Starting next spring, sunlight will heat the water in the Wade King Student Recreation Center pool.
Thanks to the Green Energy Fee Grant Program, solar water heaters will be installed on the roof of the recreation center, said Stephen Harvey, Western Washington University student and project lead.
The Green Energy Fee Grant Program awarded a group of students $219,511 to pay for the project. Western students Harvey, Brian Maskal and Nina Olivier proposed the project to decrease carbon dioxide emissions and increase awareness of solar thermal energy at Western.
The solar water heaters are expected to save 25 to 40 percent of the pool’s energy needs annually, Harvey said.
The project is currently in the design and bidding process. Harvey expects the heaters to be installed in spring 2014, he said.
This is a pilot project to see how solar thermal energy can fit into Western, he said. Solar thermal energy can also be used to heat showers in dorms or heat water for dishwashing in the dining halls on campus.
Most of the energy for space heating and hot water heating comes from the Steam Plant on campus, which uses natural gas, Harvey said.
“When natural gas is extracted, there are methane leaks. Methane causes global warming,” Harvey said. “When natural gas is burned, it produces carbon dioxide. Carbon dioxide is a cause of climate change and ocean acidification.”
Solar water heaters absorb sunlight and use it to heat water in the collectors, Harvey said. The water then travels to a system that exchanges the heat with the pool water, he said.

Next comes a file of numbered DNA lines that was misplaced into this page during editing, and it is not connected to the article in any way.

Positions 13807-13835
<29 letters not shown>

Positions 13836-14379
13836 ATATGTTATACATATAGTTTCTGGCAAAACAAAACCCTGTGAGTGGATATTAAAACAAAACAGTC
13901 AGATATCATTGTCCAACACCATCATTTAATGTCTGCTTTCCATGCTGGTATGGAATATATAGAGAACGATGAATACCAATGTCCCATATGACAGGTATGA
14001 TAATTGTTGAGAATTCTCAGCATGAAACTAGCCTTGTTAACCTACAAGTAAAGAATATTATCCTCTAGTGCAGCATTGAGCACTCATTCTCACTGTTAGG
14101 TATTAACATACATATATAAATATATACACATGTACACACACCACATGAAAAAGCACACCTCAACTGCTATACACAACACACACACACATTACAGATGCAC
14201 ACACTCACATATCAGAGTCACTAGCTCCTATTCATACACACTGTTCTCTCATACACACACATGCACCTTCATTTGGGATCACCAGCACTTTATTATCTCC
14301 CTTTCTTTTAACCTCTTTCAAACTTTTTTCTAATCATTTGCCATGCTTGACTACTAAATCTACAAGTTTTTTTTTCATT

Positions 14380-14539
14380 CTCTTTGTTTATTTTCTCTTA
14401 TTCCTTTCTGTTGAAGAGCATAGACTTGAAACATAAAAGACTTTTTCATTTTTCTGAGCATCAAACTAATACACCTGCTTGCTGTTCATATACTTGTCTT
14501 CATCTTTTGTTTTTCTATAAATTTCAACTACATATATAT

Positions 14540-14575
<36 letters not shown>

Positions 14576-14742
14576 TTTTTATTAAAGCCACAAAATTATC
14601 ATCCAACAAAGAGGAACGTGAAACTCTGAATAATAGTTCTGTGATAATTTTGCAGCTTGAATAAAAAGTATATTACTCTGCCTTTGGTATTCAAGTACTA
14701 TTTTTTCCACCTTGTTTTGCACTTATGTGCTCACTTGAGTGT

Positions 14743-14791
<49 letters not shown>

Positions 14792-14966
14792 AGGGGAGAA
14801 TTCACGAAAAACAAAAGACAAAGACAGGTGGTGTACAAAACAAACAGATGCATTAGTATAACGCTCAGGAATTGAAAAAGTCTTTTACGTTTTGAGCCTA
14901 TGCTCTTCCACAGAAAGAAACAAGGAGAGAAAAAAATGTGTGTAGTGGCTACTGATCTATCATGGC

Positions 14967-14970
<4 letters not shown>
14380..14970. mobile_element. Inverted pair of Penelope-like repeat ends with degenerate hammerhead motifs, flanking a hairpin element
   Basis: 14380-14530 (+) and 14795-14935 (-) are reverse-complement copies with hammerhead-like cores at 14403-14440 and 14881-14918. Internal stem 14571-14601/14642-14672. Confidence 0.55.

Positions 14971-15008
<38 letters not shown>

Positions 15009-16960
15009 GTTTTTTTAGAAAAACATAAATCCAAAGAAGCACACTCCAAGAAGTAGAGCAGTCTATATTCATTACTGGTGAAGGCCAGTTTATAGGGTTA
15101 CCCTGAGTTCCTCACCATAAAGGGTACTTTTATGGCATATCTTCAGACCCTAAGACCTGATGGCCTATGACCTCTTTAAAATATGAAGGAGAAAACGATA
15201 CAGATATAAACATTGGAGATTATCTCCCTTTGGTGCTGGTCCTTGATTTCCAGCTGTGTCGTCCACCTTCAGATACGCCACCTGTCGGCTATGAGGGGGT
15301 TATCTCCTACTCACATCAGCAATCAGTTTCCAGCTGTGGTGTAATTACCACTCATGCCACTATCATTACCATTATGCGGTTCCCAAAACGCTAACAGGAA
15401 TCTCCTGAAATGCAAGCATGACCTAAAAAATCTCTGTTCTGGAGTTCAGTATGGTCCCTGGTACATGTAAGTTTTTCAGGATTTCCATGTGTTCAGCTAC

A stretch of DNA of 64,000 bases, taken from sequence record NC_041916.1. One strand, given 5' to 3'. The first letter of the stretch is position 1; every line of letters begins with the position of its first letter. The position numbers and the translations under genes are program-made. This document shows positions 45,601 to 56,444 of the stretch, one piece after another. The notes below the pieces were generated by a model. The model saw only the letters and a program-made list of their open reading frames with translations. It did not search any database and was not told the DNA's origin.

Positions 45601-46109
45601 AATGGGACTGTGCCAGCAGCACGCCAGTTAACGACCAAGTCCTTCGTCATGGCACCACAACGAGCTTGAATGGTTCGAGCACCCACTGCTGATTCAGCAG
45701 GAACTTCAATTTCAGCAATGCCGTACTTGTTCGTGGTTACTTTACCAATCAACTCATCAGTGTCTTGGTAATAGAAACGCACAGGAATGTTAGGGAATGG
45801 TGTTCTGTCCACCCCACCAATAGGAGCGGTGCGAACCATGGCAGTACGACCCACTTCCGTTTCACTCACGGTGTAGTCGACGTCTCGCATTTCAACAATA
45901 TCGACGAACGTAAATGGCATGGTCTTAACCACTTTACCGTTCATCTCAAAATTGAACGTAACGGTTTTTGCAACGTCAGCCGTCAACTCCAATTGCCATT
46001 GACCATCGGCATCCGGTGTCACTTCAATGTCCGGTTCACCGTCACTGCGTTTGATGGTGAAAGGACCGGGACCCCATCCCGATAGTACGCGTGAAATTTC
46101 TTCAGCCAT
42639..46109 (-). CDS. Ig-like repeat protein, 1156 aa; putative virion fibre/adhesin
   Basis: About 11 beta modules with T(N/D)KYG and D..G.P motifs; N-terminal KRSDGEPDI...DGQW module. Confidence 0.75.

The water heaters will produce more energy in the summer than in the winter. However, the collectors can use diffused light, so clouds will not block the light from getting to the collectors, he said.
The students got involved with the project when they took a campus sustainability planning studio class.
During this two-quarter class, the students researched solar thermal energy, contacted solar energy companies and applied for the Green Energy Fee Grant, Harvey said.
The Green Energy Fee Committee approved the idea because the members saw it as a great opportunity to expand the Green Energy Fee projects, said Sadie Normoyle, Associated Students Green Energy Fee education coordinator.
The Green Energy Fee is a $7 charge students pay each quarter. The money goes toward buying renewable energy credits and funding projects through the Green Energy Fee Grant Program, Normoyle said.
“It’s really great because the Green Energy Fee is student money, so this money — when it’s in the form of a project — is going back to campus,” Normoyle said.
It also increases sustainability on campus, she said.
Grants are approved by the Green Energy Fee Committee, which is made up of faculty, students and staff, Normoyle said.
Faculty, students and staff can all submit project ideas to the Green Energy Fee Grant Program.
Students can learn more about the Green Energy Fee projects and get involved by attending the Green Energy Fee Idea Labs.
Dates for labs are listed online. The next idea lab will be held at noon on Tuesday, Nov. 5, in Viking Union Room 462A.
The Green Energy Fee Grant Program is funded by the $7 Green Energy Fee students pay each quarter. A committee composed of faculty, students and staff approves grant awards from the fund.